The Steamer's Heyday.

The Kyles of Bute is famous for its maritime history and very strong transport links with the central belt of Scotland, via the River Clyde.   In the 1890s, not only did Tighnabruaich Pier receive 15 calls a day, but unbelievably, there was a steamer based overnight at Kames, allowing people to commute from the Kyles to Greenock and Glasgow.  Imagine boarding the steamer at 07.30, having breakfast on board, disembarking in Greenock to catch the train to Glasgow, in time to be at your desk for a day’s work, to return in the evening.

The Steamers did not only provide a crucial link for travelling passengers, but most supplies to the area were brought in twice a day on a boat to either Tighnabruaich, Kames or Auchenlochan piers.

By 1939, the number of calls was down to 10 per day and the Kames pier was closed.  Sadly, the  commuter boat was also no longer staying overnight ready for the early morning sail.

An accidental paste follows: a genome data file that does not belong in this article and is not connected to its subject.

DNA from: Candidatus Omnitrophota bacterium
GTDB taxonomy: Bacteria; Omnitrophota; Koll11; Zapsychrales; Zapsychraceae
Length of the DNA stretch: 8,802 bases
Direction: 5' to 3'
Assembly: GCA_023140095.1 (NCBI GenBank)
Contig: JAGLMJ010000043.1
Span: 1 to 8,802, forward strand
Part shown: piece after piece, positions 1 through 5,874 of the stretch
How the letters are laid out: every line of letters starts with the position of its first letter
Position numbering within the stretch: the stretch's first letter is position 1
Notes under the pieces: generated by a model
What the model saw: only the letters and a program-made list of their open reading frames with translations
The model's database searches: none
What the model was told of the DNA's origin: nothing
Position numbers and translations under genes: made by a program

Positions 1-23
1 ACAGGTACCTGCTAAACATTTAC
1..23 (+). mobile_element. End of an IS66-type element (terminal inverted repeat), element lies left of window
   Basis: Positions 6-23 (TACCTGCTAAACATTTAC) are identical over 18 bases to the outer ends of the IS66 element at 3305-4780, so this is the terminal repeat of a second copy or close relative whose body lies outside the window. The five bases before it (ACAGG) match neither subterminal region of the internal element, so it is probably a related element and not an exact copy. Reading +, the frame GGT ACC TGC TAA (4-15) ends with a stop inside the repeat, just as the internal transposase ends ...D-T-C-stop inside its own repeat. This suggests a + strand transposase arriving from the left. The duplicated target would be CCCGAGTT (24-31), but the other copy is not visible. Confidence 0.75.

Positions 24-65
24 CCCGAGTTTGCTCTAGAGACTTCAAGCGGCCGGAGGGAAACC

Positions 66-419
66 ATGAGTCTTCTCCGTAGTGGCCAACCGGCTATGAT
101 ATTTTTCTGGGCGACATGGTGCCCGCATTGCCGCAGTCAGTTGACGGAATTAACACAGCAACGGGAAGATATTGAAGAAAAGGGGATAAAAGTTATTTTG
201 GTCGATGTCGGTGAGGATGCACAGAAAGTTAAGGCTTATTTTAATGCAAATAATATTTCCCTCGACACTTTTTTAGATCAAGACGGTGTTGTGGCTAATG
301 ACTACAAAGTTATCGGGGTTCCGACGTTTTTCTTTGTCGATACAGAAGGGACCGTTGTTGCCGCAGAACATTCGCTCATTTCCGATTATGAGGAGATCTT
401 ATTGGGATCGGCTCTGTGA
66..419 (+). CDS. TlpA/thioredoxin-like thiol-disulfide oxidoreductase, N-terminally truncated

In the 60s,  steamers would call in the morning and some evenings, either the Duchess of Montrose or Duchess of Hamilton, on the cruise rosters from Gourock, heading for Inveraray or Arran. The Loch Fyne would call on her way to Tarbert and Ardrishaig, and on the return and Queen Mary II would arrive in the afternoon on her cruise from Glasgow. Later on in the afternoon, Waverley or Jeanie Deans would call on the Round Bute Cruise.

Less regular calls were a Maid on an evening cruise from Rothesay on Wednesdays and the Countess of Bredalbane arriving late on a Friday with weekenders. The Ayr steamer, Caledonia would call once a week or so. Weekday calls would have been down to about 6 or 7 in number. On Sundays, there were fewer calls, with a cruise from Gourock, one from Millport and Largs and a Round Bute cruise. MacBrayne’s Lochfyne did not sail on the Sabbath.

Today, the last sea going paddle steamer in the world, the Waverley, calls 3 times a week and coach parties come and go once or twice a week on the Cruiser or Clyde Clipper during the summer months.  The Tighnabruaich Pier Association work to ensure the pier is staying safe for future generations, and who knows, perhaps a revival of the popularity of boats as a reliable mode of transport!